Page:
Broken Hearted Early Discovery

In a case involving alienation of affection, the Plaintiff sought early discovery on third party electronic communication service providers.  Dockery v. Horvath, 2011 U.S. Dist. LEXIS 124997, 2-3 (S.D. Miss. Oct. 27, 2011). The case was in procedural limbo, because the Defendants were in New York state, had not filed an answer and the Plaintiff had not secured a default judgment.  Dockery, at *2.

The motion for early discovery sought, “permission to serve subpoenas on any known third party through which Defendant…and Plaintiff’s now ex-wife have communicated, prior to the Rule 26(f) attorney conference requirement, in an effort to obtain critical evidence and prevent it from being lost.” Dockery, at *2-3. The motion referred to electronic communications from the third-party service providers, such as cell phones, text messages and email, on the understanding the ESI was “time sensitive.” Id.

The Court noted the Plaintiff’s legal support for their position was “unclear.”  Id.

Good cause is required for early discovery on third parties prior to a Rule 26(f) conference.  Dockery, at *4.

The Court quickly held the Plaintiff did not establish good cause, because there was no particularized showing or evidentiary support that the ESI would be lost.  As the Court stated, “The assertions in his motion are supported only by understanding and belief, and are vague and conclusory at best.”  Dockery, at *4-5.

Bow Tie Thoughts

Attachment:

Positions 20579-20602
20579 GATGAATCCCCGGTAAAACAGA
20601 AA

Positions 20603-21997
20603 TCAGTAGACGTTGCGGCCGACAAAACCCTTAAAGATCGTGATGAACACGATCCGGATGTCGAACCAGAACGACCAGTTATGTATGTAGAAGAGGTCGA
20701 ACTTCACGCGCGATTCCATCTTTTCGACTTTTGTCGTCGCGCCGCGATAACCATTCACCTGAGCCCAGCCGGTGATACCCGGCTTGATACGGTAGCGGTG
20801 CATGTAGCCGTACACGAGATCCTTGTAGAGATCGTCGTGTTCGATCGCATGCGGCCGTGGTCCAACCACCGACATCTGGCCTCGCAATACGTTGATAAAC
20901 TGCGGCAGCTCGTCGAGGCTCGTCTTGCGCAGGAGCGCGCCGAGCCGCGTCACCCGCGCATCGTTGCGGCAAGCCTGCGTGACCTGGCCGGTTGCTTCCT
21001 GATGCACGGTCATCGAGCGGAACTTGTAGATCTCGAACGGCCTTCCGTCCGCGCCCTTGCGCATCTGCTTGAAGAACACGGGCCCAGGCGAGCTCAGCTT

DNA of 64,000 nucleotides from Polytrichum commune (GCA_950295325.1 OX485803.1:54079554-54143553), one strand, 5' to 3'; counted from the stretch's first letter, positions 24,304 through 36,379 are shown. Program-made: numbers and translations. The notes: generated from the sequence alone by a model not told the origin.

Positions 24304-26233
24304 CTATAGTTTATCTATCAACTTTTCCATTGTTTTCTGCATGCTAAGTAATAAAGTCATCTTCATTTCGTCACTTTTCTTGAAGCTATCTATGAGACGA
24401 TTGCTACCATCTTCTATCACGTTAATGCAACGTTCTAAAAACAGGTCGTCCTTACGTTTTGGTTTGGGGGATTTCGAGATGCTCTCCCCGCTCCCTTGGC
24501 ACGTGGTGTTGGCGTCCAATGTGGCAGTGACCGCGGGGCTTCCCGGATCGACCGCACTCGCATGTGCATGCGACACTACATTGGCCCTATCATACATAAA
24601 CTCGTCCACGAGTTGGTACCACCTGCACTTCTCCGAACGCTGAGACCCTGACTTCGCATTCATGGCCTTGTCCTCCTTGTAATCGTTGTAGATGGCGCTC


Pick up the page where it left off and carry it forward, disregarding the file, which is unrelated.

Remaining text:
There are two challenges to seeking early discovery of ESI from third party communication providers: The first is showing good cause to justify the early discovery and the second is the Stored Communications Act.

Even if a party is able to demonstrate good cause, such as there is a specific time in which email messages are maintained on a provider server, the service provider cannot produce the content of those messages without violating the Stored Communication Act.  (From more SCA cases, see Dueling Definitions of “Interception” in Wiretap Violations, Being a Fugitive is Not Consent for Production under the Stored Communications Act, and Quashing Subpoenas with the Stored Communication Act).

Furthermore, the wholesale production of all communications from a specific individual would arguably be overly broad and include either irrelevant or privileged information.  The requesting part would want the ESI request narrowly tailored to what was relevant to the case to ease the cost and time of document review.